1.4 Current issues and drivers

1.4.1 Despite unbundling and the entry of two new suppliers into the market, the Slovenian electricity sector could benefit from privatisation and/or further market liberalisation. Even where companies are not state-owned, as in the cases of GEN-I and Petrol, the state may still be able to influence their decision-making. Despite privatisations in the electricity sector having been announced in 2012 by the previous government, no serious privatisation efforts were initiated. This may be in part because the companies in the energy sector are among the most profitable of the state-owned companies. Further, privatisation faces opposition from stakeholders as well as trade unions, making it a politically sensitive issue.

1.4.2 While the transmission and distribution grid have generally been able to sustain the transmitted volumes, maintenance and technological improvements require significant investment. According to the Ministry of Infrastructure and Spatial Planning4, EUR 667.3m of investment was expected during the course of 2013, of which EUR 62m was expected to be invested in transmission infrastructure and EUR 105.6m in distribution infrastructure. A further EUR 500m was allocated to supporting generation, with EUR 221m for the Šoštanj thermal generating station (TEŠ6), which is currently under construction, but facing significant financial problems, EUR 73.7m for the nuclear generating station in Krško (NEK) and EUR 15m for the construction of a new hydro generating station on the lower Sava River (HE Mokrice). The government is incentivising these investments through bilateral concession agreements and in order to acquire financing loans from EBRD, Slovenia is granting state sureties (e.g. for TEŠ6).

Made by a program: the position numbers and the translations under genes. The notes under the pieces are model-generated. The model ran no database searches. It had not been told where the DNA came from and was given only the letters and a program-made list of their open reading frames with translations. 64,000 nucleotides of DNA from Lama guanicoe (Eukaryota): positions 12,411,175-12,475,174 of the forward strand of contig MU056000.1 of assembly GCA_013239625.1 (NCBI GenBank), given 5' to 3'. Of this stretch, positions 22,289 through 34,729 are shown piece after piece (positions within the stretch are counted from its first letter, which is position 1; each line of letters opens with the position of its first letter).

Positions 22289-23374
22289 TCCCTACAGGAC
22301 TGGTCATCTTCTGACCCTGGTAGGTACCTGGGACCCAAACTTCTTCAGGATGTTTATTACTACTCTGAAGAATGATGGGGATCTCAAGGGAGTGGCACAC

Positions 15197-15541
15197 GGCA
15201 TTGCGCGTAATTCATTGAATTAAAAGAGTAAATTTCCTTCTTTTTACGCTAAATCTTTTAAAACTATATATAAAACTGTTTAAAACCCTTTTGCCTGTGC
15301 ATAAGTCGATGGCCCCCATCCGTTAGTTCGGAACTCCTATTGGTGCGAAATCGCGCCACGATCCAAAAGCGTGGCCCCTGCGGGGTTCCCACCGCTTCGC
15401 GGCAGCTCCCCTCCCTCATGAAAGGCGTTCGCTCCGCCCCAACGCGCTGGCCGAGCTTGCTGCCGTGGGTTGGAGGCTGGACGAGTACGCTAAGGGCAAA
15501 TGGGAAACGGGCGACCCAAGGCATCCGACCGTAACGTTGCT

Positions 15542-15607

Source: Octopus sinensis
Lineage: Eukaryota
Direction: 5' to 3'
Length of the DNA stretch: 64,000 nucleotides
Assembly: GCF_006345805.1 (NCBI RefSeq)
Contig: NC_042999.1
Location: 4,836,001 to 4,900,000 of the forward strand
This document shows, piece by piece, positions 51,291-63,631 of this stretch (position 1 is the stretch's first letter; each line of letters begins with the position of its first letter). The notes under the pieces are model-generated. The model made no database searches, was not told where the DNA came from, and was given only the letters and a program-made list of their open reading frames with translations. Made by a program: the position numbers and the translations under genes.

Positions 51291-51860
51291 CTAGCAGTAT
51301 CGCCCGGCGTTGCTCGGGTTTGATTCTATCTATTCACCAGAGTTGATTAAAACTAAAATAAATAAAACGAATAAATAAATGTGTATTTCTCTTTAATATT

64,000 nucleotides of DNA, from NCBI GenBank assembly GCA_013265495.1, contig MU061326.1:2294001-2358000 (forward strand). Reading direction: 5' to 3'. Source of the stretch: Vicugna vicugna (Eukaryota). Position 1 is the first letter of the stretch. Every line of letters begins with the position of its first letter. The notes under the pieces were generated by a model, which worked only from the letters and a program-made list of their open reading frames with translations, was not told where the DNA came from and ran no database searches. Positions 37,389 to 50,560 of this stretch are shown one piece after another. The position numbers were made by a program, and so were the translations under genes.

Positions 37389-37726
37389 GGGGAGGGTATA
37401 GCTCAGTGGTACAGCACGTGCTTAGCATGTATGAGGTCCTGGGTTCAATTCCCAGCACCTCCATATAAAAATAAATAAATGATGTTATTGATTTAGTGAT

2. Sector analysis

2.1 Generation

Structure of generation sector

2.1.1 All generation is carried out by two companies, Holding Slovenske Elektrarne d.o.o. (HSE) and GEN energija d.o.o. (GEN), which are both 100% state-owned.

2.1.2 Although HSE is not active in the distribution or supply sector, GEN owns 50% of GEN-I (the other part being owned by Petrol through IG Energetski Sistemi d.o.o.) which is the current market leader in the electricity supply market.

2.1.3 HSE and GEN operate separate generating stations. HSE operates the hydro generating stations on the rivers Soča, Drava and lower Sava as well as the two major thermal generating stations in Šoštanj (779MW) and Trbovlje (125MW). GEN operates NEK (the nuclear generating station in Krško), the thermal generating station in Brestanica and two hydro generating stations on the river Sava.

Energy mix

2.1.4 NEK, the only nuclear generating plant in the country, produces 24.2% of all electricity generated in Slovenia. The remaining generation comes from hydro generating stations (28.1%) and thermal generating stations (40.3%). The overall electricity generated in Slovenia amounts to approximately 16,000 GWh per year. The key hydro power plants are located on the rivers Drava (Dravograd, Vuzenica, Vuhred, Ožbalt, Fala, Mariborski otok, Zlatoličjeand Formin), Sava (Moste, Mavčiče, Medvode, Vrhovo, Tacen, Boštanj and Blanca) and Soča (Doblar, Doblar 2, Plave, Plave 2 and Solkan). The rest is produced by small generating stations with a capacity of less than 10MW.